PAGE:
If the marshal might have sold the property of the bank and given a good title to the purchaser, it is difficult to discover any good reason why a payment made by the bank should not

Page 31 U. S. 17

be equally valid, as it respects the rights of third persons. In neither case does the party against whom the erroneous judgment has been enforced lose his remedy against the party to the judgment. On the reversal of the judgment, the law raises an obligation in the party to the record, who has received the benefit of the erroneous judgment, to make restitution to the other party for what he has lost. And the mode of proceeding to effect this object must be regulated according to circumstances. Sometimes it is done by a writ of restitution, without a scire facias; when the record shows the money has been paid, and there is a certainty as to what has been lost. In other cases, a scire facias may be necessary to ascertain what is to be restored. 2 Salk. 587, 588. Tidd's Prac. 936, 1137, 1138. And no doubt circumstances may exist where an action may be sustained to recover back the money. 6 Cowen 297. But as it respects third persons, whatever has been done under the judgment, whilst it remained in full force, is valid and binding. A contrary doctrine would be extremely inconvenient, and in a great measure tie up proceedings under a judgment, during the whole time within which a writ of error may be brought. If the bare notice or declaration of an intention to bring a writ of error will invalidate what is afterwards done, should the judgment at any future day be reversed, it would virtually, in many cases, amount to a stay of proceedings on the execution. No such rule is necessary for the protection of the rights of parties. The writ of error may be so taken out as to operate as a supersedeas. Or, if a proper case can be made for the interference of a court of chancery, the execution may be stayed by injunction.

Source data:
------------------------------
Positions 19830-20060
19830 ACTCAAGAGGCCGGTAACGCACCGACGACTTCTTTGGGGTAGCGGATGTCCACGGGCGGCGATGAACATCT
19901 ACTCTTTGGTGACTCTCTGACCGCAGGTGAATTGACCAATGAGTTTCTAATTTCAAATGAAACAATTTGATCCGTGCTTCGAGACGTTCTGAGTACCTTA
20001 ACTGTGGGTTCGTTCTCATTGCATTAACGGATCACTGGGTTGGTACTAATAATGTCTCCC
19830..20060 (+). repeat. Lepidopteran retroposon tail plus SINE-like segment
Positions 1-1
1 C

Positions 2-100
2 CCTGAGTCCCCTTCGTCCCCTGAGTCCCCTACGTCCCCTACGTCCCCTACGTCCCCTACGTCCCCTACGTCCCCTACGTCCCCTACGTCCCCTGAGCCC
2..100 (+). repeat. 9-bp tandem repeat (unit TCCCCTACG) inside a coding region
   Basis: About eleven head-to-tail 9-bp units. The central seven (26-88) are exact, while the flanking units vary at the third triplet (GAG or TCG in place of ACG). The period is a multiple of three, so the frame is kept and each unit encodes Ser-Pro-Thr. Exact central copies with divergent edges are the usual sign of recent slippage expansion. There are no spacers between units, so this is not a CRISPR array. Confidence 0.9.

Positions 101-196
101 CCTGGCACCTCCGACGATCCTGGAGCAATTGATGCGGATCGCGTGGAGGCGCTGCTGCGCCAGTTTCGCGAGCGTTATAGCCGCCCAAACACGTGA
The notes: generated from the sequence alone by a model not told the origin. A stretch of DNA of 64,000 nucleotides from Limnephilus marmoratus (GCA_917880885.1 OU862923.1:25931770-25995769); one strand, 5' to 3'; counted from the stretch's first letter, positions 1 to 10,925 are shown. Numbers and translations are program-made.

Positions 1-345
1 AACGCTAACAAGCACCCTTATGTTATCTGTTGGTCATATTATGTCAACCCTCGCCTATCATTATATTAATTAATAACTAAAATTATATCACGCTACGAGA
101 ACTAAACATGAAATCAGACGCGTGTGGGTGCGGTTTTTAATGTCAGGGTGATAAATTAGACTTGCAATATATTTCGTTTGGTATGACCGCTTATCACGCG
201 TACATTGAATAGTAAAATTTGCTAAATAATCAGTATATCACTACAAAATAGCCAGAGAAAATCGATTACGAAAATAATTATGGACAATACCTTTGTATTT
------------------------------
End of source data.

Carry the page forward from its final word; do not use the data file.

It has been argued, however, on the part of the defendants in error that the Bank of the United States stands in the character of assignees of the judgment, and is thereby subjected to the same responsibility as the original parties, Triplett & Neale.

Without entering into the inquiry whether this would vary the case, as to the responsibility of the plaintiff in error, the evidence does not warrant the conclusion that the Bank of the United States stands in the character of assignees of the judgment. There is neither the form nor the substance of an assignment of the judgment. No reference whatever, either

Page 31 U. S. 18